In case of cut or bruise no remedy, I am told, is more efficacious, and certainly none more simple.
Every sight and sound of the city seemed to bruise and hurt.
It was also a peculiar shape, the centre standing out for all the world like a bruise on the forehead caused by a heavy blow.
He was cured of his fancy, although no effort of will could protect the soreness of the bruise.
He finally recovered from the effects of the bruise, and saw more of the war.
I do not remember to have felt a bruise, nor any shock either.
My dear Lieutenant, you will not only bruise, but break, my head with your clatter.
It can bruise us from without, but can it add to our wealth of spirit?
Bruise the galls and beat the other ingredients fine, and infuse them together in three quarts of rain water.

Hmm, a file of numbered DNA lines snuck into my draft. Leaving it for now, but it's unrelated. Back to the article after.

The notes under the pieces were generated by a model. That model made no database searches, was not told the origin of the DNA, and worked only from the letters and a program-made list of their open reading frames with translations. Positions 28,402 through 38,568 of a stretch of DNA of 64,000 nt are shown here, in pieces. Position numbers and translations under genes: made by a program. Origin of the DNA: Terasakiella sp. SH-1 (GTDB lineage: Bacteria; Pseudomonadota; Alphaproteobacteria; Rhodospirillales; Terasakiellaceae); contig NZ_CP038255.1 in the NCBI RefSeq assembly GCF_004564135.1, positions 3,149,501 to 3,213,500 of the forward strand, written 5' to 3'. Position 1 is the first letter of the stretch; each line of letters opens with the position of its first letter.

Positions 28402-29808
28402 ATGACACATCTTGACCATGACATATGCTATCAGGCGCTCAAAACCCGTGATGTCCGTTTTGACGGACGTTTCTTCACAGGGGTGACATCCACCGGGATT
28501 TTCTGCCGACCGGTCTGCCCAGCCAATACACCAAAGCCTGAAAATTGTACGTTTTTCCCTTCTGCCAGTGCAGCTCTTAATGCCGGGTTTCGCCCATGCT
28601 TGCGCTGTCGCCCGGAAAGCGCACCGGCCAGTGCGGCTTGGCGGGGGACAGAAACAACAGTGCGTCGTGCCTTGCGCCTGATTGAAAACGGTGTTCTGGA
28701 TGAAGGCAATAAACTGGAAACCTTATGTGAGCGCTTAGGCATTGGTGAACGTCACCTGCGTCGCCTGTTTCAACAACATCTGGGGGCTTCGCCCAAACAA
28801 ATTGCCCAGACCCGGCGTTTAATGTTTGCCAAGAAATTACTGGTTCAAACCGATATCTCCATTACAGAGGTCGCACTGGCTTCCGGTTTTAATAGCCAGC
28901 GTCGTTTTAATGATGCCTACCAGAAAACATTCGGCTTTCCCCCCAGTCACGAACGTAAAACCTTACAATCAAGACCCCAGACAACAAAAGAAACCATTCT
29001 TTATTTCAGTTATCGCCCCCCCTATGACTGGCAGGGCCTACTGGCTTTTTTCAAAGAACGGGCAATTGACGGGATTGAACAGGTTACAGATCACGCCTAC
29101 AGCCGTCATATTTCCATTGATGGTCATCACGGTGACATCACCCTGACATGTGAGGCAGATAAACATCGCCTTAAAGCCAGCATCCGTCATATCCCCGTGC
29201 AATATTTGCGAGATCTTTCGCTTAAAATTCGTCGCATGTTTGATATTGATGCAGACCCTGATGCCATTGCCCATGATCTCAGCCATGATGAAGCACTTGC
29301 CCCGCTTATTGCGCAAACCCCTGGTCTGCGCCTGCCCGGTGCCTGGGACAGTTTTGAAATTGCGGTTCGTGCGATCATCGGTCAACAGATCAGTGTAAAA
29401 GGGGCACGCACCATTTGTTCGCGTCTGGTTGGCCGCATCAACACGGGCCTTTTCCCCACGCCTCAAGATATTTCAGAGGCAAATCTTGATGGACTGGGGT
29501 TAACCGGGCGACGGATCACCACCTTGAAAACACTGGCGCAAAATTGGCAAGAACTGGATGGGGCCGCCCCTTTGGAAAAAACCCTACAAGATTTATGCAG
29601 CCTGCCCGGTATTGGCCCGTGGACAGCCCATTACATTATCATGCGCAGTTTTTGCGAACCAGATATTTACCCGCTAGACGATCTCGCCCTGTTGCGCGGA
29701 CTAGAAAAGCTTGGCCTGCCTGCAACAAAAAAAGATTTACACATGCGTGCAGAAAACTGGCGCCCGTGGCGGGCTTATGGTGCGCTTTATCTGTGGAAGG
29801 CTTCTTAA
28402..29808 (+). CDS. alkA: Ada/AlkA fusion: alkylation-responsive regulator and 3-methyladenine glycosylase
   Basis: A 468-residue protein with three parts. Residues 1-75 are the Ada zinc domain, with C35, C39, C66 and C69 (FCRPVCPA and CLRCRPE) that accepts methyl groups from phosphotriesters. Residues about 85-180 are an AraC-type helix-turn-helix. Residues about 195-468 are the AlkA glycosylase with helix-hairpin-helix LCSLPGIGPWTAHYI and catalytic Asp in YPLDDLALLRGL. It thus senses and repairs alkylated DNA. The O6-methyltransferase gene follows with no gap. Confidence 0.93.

That bruise over your eye has taken off your painted-doll look.
bruise O.E. brysan "to crush, bruise, pound," from P.Gmc. *brusjanan, from PIE base *bhreus- "to smash, crush" (cf. O.Ir. bronnaim "I wrong, I hurt;" Bret. brezel "war," V.L. brisare "to break"). Merged by 17c. with Anglo-Fr. bruiser "to break, smash," from O.Fr. bruisier "to break, shatter," perhaps from Gaul. *brus-, from the same PIE base. Related: Bruised; bruising. The noun is first recorded 1540s. Bruiser "a boxer" is attested from 1744.